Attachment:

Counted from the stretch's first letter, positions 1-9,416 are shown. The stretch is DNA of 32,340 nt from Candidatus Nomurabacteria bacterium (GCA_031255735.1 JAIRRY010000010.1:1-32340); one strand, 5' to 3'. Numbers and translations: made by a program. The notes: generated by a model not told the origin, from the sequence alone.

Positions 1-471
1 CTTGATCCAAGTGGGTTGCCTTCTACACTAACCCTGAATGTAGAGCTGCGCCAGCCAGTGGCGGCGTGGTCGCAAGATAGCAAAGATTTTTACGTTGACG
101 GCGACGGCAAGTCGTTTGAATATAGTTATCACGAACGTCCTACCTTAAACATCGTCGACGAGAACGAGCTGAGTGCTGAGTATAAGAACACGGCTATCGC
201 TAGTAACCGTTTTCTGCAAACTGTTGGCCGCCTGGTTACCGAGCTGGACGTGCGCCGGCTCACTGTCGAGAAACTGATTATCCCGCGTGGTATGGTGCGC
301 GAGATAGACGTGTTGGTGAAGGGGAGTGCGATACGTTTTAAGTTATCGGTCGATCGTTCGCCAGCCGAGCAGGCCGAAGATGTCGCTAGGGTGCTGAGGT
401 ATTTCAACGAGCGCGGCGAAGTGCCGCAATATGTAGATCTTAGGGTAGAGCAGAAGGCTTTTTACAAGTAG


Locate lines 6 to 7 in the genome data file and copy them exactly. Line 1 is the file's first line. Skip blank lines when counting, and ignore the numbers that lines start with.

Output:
301 GAGATAGACGTGTTGGTGAAGGGGAGTGCGATACGTTTTAAGTTATCGGTCGATCGTTCGCCAGCCGAGCAGGCCGAAGATGTCGCTAGGGTGCTGAGGT
401 ATTTCAACGAGCGCGGCGAAGTGCCGCAATATGTAGATCTTAGGGTAGAGCAGAAGGCTTTTTACAAGTAG